Dianne says, “For these saffron risotto stuffed tomatoes, it’s advisable to use ripe but still firm skinned tomatoes which makes scooping the inner flesh out more manageable. For the pasta filling I’ve combined arborio rice with sweet peppers, which incidentally are a close relation to the tomato – no surprise then as to why they partner so well. Be cautious when adding the saffron though, as too much of this costly spice and your risotto could slant towards a slightly medicinal taste. Although this dish is a meat-free marvel, I’d definitely not relegate it to a Monday-only special. It’s food fit for the whole of summer. Serve as a starter or side alongside your Sunday roast for a truly veritable feast.”
Saffron risotto stuffed tomatoes
olive oil, for cooking
6 large, ripe tomatoes
several stems fresh oregano
1 small brown onion or shallot, diced
1 clove garlic
1 of each, red and yellow sweet peppers, finely diced
3/4 cup arborio or carnaroli (risotto) rice
1/2 teaspoon dried oregano
1/2 teaspoon paprika
a generous pinch of saffron threads
1/4 teaspoon dried red chilli flakes
1/3 cup white wine
1 cup (250ml) vegetable stock
salt and freshly ground black pepper
fresh basil, to serve
Preheat the oven to 200° C. Slice the tops off the tomatoes to create a lid, about 1cm thick. With a spoon, scoop out and remove the inner flesh and chop as fine as possible. Reserve this tomato pulp for later. Turn the tomatoes upside down to drain.
Heat 1 tablespoon olive oil in a pan and sauté the onion until soft. Add the garlic and chopped sweet peppers and cook for several minutes more. Stir through the risotto rice. Season with oregano, paprika, saffron, chilli and a pinch of salt. Coat the rice with all the aromatics in the pan and dry-fry for a minute or two to toast the rice. This will enhance the flavour and lend a slight nuttiness to the overall taste. Deglaze the pan with the wine and reduce by half. Add the reserved tomato pulp and vegetable stock. Simmer for about 5 minutes.
Turn the tomatoes right side up and season inside with salt and freshly ground black pepper. Place a sprig of oregano into the tomatoes and fill generously with the risotto mixture. Place the lids on top, drizzle liberally with olive oil and a scattering of sea salt flakes. Roast for 50 – 60 minutes until the skin is blistered and the tomatoes are soft. Baste with the pan juices half-way through the cooking time. Finish with fresh basil, a drizzle of extra virgin olive oil and serve with crusty ciabatta bread and a fresh garden salad.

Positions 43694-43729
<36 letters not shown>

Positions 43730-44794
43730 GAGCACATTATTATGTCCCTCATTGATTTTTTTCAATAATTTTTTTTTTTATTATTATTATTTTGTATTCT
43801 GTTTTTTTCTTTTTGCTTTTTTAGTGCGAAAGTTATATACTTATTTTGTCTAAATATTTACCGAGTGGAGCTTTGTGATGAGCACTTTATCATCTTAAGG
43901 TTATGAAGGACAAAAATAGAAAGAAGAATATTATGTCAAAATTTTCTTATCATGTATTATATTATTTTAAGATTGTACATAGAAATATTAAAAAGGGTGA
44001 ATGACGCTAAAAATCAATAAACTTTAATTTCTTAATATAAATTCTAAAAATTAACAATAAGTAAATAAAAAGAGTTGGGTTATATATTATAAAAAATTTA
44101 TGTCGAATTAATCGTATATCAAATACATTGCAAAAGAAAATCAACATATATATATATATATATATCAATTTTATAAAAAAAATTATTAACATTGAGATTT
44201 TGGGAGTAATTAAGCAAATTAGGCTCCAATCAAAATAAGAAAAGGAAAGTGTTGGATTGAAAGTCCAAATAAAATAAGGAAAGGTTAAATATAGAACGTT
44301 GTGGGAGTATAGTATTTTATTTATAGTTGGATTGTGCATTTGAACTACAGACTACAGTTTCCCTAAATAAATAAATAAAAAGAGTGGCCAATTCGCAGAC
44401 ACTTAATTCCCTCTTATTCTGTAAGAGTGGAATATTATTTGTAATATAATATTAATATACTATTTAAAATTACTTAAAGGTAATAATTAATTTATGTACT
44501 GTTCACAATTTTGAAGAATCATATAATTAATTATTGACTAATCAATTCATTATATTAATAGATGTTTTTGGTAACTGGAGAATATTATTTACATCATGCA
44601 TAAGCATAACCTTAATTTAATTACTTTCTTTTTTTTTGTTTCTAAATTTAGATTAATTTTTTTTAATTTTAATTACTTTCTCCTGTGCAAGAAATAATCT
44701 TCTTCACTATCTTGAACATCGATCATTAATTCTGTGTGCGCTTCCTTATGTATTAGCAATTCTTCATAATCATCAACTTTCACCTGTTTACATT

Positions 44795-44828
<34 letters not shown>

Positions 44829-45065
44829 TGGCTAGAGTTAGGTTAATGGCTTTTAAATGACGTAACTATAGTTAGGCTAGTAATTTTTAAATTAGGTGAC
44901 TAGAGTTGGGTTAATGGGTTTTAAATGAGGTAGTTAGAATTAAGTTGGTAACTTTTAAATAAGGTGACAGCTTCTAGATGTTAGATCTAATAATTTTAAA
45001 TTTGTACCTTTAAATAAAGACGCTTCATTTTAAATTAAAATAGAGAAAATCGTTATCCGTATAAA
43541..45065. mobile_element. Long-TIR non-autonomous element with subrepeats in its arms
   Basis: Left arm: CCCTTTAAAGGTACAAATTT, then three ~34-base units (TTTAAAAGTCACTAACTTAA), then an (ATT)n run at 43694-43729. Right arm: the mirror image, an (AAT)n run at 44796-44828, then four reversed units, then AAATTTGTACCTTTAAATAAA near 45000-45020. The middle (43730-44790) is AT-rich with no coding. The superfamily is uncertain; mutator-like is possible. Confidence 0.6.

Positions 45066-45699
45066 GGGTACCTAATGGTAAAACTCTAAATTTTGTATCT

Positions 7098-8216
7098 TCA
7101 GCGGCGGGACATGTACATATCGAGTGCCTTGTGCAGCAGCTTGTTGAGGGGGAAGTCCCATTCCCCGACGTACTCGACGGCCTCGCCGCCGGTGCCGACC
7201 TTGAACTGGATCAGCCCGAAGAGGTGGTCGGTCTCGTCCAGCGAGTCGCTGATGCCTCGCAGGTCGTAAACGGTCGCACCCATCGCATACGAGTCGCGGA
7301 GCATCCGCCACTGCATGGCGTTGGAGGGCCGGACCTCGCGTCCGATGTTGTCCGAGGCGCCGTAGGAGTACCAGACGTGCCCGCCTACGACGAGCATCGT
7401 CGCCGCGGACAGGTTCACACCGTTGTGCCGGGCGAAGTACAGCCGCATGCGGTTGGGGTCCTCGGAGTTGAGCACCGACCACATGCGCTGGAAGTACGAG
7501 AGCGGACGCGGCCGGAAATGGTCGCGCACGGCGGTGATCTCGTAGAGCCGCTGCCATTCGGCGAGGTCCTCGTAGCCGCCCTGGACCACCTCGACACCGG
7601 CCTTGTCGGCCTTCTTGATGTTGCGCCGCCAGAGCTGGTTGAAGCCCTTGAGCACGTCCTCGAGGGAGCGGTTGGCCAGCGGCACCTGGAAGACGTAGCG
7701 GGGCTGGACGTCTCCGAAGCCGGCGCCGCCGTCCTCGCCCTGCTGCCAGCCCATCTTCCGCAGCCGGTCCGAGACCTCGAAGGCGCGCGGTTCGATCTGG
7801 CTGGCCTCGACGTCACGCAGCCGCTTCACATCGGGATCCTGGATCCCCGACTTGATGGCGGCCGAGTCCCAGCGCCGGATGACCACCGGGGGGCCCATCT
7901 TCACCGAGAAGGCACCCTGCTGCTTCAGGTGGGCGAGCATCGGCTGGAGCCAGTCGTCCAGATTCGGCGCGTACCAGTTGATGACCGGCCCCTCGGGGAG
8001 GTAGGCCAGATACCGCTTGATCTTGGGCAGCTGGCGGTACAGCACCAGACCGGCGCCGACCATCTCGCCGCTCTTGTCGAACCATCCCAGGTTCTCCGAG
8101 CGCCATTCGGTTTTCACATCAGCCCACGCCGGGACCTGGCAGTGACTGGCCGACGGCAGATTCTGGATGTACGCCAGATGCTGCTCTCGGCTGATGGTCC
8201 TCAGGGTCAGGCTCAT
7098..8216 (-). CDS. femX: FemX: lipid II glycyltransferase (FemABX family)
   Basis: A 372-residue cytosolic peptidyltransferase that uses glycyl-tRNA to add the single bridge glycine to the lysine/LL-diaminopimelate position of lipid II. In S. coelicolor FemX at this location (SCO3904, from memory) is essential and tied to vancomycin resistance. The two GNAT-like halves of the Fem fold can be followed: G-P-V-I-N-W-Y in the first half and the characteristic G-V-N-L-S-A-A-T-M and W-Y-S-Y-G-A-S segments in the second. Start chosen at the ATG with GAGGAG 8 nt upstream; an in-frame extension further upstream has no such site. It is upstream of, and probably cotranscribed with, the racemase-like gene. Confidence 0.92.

Michael’s wine recommendation – CLICK HERE
Dianne Bibby is a former fashion designer, turned food enthusiast and avid cook. At 36 she hung up her fashionable hat, tied on her kitchen apron and started on a new culinary journey.
Her kitchen is a creative gathering place where meals are shared with family and friends, celebrating life and nurturing our connectivity. For Dianne food is relational and pivotal to the way in which she expresses love, care and hospitality. Currently she spends most of her time developing recipes and teaching group cooking classes.
Says Dianne, “My food philosophy is relatively uncomplicated with inspiration being drawn from diverse global food trends and seasonal produce. My recipes are not exclusively tied to any particular food preference but rather an exploration of all foods that are vibrant and fresh.”
Dianne hopes that you will be motivated and inspired to try something new, making the time you spend in the kitchen deeply satisfying and rewarding.
She’d love to hear from you – CLICK HERE